5. What drives your company's economic engine?

What areas are missing from your plan?
1. Did you consider the impact of customer service on your current and future customers?
2. Does your plan contain any customer retention initiatives?
3. Does your plan address an increase of sales dollars and sales attempts per customer?
4. Did you consider your competitors' offerings?
5. How do your individual marketing pillars tie together?

Do you have adequate training at all levels of the organization?
1. How will you train all of your staff on customer service, retention, and sales?
2. How will you train your sales team to use influential sales tactics to increase customer value?
3. How will you train your marketing and promotions team to create killer headlines?
4. How will you educate all levels of the organization on the efforts of the other departments?
5. How will you ensure that everyone understands how to sell your products.

Your marketing plan will need to consider all of these questions. It will also include a complete list of all marketing, promotion, and sales efforts, along with a strategic time-table for each. The marketing plan is a complex piece of the organization's total strategy. A complete and effective plan is the necessary first step for the marketing team.

Saturday, February 14, 2009

Be Fanatical About Training

It has been said (and I agree) that people are not your greatest asset, only the right people are. Well, assuming you have the "right" people in place, now it's your job, as manager, to make sure they can do the right job, the right way. To do this, you must be fanatical about training.

Training doesn't start when you have hired someone new. It doesn't even start when that person begins working their new position. No. Training starts when the manager decides what training materials and methods to use, when to use them, and how frequently to use them. Managers should create standardized training protocols, with standardized materials, that all people in the organization must complete, as a condition of employment.

Once these protocols and materials are available, then the decision of when and how often to train can be determined. The answer to this is immediate and often. Immediately train all new associates. Assign a pro to work with them in a standardized manner, 1-on-1. Test new associates on all training materials. Role play with them. Make sure they can do the job as easily as if they have been doing it for years.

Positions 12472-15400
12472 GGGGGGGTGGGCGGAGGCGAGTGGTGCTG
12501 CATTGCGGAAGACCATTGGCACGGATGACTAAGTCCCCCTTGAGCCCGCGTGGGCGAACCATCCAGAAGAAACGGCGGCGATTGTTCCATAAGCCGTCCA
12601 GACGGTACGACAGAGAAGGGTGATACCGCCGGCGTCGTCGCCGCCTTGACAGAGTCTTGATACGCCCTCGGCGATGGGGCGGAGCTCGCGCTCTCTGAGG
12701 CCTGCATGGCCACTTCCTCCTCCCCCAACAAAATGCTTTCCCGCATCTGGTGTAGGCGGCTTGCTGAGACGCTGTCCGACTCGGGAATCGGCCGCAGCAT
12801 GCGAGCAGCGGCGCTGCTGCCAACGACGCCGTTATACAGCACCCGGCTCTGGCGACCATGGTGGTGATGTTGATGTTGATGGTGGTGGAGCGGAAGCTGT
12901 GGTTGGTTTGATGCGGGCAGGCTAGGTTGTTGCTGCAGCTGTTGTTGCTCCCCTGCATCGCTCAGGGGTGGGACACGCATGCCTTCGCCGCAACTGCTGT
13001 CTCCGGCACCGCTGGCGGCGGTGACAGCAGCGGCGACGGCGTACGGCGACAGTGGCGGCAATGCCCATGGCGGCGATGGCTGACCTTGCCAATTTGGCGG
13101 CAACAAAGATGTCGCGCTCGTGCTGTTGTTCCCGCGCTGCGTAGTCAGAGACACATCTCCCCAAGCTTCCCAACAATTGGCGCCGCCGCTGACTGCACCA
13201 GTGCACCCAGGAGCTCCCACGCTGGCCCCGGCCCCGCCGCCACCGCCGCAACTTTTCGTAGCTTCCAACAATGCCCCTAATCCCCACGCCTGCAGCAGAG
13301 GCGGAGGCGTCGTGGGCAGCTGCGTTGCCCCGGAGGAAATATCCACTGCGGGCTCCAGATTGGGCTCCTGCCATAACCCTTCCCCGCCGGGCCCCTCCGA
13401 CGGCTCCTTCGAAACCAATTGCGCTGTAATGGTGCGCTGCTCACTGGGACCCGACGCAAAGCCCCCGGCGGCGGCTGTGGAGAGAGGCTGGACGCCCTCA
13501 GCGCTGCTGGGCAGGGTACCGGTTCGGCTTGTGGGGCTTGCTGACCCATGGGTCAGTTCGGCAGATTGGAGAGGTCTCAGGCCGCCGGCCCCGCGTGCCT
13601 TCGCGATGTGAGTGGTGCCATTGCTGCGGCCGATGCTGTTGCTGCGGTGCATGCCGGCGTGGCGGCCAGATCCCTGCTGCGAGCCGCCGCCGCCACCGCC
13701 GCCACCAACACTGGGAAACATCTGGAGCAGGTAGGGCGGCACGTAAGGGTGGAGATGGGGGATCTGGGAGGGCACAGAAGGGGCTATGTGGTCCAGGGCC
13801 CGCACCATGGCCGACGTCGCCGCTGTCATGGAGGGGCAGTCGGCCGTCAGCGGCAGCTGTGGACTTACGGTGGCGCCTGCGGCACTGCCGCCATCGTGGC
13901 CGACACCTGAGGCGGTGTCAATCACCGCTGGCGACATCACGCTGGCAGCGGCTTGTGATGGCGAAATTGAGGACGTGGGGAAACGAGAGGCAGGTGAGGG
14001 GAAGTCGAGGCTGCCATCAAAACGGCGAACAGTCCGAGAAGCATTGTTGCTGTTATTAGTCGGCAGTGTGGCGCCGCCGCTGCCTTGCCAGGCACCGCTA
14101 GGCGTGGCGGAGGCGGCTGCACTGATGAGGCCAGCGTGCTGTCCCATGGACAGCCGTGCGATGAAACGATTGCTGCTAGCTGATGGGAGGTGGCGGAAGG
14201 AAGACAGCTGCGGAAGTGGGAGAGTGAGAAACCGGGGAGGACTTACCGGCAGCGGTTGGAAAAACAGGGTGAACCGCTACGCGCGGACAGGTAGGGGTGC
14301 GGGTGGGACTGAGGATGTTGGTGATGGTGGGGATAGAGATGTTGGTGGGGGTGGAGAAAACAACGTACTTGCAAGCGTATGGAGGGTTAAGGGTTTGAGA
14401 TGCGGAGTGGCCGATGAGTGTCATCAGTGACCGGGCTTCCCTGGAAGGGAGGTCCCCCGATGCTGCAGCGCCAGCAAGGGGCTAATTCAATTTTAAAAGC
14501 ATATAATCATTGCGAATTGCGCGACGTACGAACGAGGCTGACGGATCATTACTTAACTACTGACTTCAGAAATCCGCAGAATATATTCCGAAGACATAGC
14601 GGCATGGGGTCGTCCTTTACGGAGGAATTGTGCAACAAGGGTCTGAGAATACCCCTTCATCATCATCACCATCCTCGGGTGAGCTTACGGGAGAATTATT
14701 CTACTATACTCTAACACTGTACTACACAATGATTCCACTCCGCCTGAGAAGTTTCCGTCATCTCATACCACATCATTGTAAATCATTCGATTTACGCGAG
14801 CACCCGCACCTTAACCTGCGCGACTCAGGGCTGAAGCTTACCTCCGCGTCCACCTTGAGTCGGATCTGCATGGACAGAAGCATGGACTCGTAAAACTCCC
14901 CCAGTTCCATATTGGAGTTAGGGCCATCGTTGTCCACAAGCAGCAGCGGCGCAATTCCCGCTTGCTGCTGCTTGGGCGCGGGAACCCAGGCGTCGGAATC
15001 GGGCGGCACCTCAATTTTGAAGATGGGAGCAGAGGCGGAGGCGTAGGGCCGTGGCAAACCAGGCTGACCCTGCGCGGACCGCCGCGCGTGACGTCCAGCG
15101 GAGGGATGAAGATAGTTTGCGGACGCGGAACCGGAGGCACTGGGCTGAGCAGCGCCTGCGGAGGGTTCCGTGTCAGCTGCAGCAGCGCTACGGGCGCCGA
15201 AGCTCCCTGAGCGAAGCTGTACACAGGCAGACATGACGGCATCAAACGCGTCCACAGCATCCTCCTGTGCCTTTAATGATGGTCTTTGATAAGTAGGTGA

Then, train often. Training is not a one-time event. The manager's job is to make sure all of the staff remains at the top of their game. New systems need to be trained along with older, existing systems. Use weekly meetings wisely and keep your staff working and thinking at a very high level by keeping them shart thru ongoing training.

Give staff relevant business topics to discuss openly. Quiz them. Give them new written materials to read and discuss from the internet. Ask them what problems they are having and what solutions they can recommend. Perform in-services on equipment, software, and communications. Emphasize customer service.

Educate the staff on an ongoing basis about exactly what it takes to remain a necessary and successful part of the organization's mission and goals.

A highly trained and educated staff will excel in every area. This staff will break records. This staff will be a REFLECTION of its manager. As a manager, ask yourself how you want others to see you when they interact with your staff.

To confidently answer this question, be fanatical about training.

Friday, February 13, 2009

Creating Successful Positions Within an Organization

People fail at their jobs when positions are not created properly, by managers, so that the position can be successful. The vast majority of business problems are system / position problems and not people problems. Poor management says that when a person isn't doing a good job, it must be that person's fault due to lack of ability or lack of desire. So often though, the reality is that people don't fail - instead the position was not designed well enough for any person to do a good job in it.

A smart manager knows that their own success depends on the success of each person they supervise. They know that a well-defined and solidly-structured job position will help to create the success they expect and that is expected of them as managers.